Sometimes it’s hard to tell if you have leukaemia, because the signs and symptoms aren’t always obvious. Not everyone will get all, or even any, of the symptoms of leukaemia before they’re diagnosed.
- Blood cancer
- Childhood leukaemia
- Acute lymphoblastic leukaemia (ALL)
- Acute myeloid leukaemia (AML)
- Acute promyelocytic leukaemia (APL)
- Chronic lymphocytic leukaemia (CLL)
- Chronic myeloid leukaemia (CML)
- Chronic myelomonocytic leukaemia (CMML)
- Hairy cell leukaemia (HCL)
- Large granular lymphocytic leukaemia (LGLL)
- Plasma cell leukaemia (PCL)
- T-cell acute lymphoblastic leukaemia (T-ALL)
- Other conditions related to blood cancer
Leukaemia symptoms, signs and diagnosis
Leukaemia symptoms, signs and diagnosis
Signs and symptoms
If you’re diagnosed with leukaemia, there are some signs and symptoms which you may see or feel before your diagnosis.
It’s important to remember that not everyone will get all, or even any, of these. Each individual is different, and will have a different experience. Some symptoms are common across lots of different types of leukaemia. These are listed below – but don’t forget that you won’t necessarily get all of these symptoms.
Which may cause:
- tiredness that lasts a long time and doesn’t get better with sleep or rest
- breathlessness, even when you’re resting
- chest pain
You might get infections more often than usual, even if there are no clear signs of an infection.
Unexplained weight loss or loss of appetite
Bruising or bleeding
Including bruising more easily and/or bleeding from places you wouldn’t normally expect, like your gums or nose, or seeing bleeding in your stools
Swollen lymph nodes (glands)
Enlarged glands, which you may notice in your neck but they could be in several places around your body, such as your armpit or groin.
Getting the right treatment
Because leukaemia is rare and symptoms like these are common, it can sometimes take some time to diagnose. Once your doctors do suspect leukaemia, they’ll act quickly to make sure you get the tests and treatment you need.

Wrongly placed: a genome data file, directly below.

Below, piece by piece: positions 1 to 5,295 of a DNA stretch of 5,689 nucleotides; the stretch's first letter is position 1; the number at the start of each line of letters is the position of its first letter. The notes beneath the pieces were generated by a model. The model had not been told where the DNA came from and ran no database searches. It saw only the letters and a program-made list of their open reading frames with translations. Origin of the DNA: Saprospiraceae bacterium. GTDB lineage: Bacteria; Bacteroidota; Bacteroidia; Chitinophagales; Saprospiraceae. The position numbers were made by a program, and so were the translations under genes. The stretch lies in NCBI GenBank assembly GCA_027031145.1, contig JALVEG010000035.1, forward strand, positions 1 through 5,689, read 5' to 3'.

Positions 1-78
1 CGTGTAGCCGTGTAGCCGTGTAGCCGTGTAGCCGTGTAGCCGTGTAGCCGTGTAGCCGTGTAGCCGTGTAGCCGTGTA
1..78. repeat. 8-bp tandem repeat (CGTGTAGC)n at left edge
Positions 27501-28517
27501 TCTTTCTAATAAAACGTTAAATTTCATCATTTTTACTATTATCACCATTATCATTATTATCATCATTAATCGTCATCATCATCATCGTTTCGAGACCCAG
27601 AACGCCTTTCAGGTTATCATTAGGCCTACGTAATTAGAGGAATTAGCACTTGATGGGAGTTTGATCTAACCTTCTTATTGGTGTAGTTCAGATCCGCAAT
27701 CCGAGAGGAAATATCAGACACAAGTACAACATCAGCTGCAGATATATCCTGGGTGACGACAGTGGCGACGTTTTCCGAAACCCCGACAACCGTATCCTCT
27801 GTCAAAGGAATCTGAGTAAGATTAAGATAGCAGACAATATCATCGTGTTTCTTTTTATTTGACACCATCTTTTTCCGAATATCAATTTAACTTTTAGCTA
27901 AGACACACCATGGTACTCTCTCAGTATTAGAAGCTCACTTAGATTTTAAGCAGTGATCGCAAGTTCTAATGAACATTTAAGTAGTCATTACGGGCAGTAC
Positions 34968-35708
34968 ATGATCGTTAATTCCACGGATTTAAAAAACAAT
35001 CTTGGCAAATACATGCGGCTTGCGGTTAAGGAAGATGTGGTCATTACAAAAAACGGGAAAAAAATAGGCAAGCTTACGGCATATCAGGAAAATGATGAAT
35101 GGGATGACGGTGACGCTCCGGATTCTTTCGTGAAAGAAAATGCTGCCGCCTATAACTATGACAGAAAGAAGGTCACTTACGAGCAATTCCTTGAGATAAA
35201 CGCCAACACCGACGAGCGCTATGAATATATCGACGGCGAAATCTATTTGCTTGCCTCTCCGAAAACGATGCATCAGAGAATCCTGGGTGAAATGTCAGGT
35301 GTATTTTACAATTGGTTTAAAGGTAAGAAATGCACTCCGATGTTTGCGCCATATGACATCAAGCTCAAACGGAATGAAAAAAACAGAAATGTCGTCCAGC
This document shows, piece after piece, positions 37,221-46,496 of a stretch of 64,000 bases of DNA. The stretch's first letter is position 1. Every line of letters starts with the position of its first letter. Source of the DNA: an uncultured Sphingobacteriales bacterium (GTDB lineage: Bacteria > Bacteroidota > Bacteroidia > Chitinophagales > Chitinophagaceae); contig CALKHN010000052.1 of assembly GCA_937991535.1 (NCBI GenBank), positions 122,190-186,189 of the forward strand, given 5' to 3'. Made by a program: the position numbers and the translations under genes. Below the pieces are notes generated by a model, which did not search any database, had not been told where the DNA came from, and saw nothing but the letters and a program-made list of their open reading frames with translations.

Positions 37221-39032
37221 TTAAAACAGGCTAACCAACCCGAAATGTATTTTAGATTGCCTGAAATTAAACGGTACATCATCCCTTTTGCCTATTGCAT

Tests and diagnosis
You’ll have a set of tests to confirm whether you have leukaemia or not. It can be hard to understand how doctors know you have leukaemia, when there’s often nothing like a lump you can see, as you might get with other cancers.
Your doctors diagnose leukaemia by looking at your blood, your bone marrow and your genes. At any time, you can ask your healthcare team to tell you why you’re having a certain test and what the results mean.
Sometimes it can take a few weeks before you get your diagnosis. You may feel anxious whilst waiting for your test results, but it’s very important that your doctor takes this time to understand your illness, so that you have the right treatment.
Many patients say that it helps to keep themselves occupied; talk to family and friends, or other people who’ve been through the same thing.
Here are some of the common tests which people have to diagnose leukaemia. You might also have tests to help give doctors more information about the type of leukaemia you have.
Full blood count
A full blood count (FBC) measures the number of each type of cell in the blood: red cells, white cells and platelets. You might be sent for this test by your GP as part of a routine check-up. Other patients might have one when they’re in hospital for something else.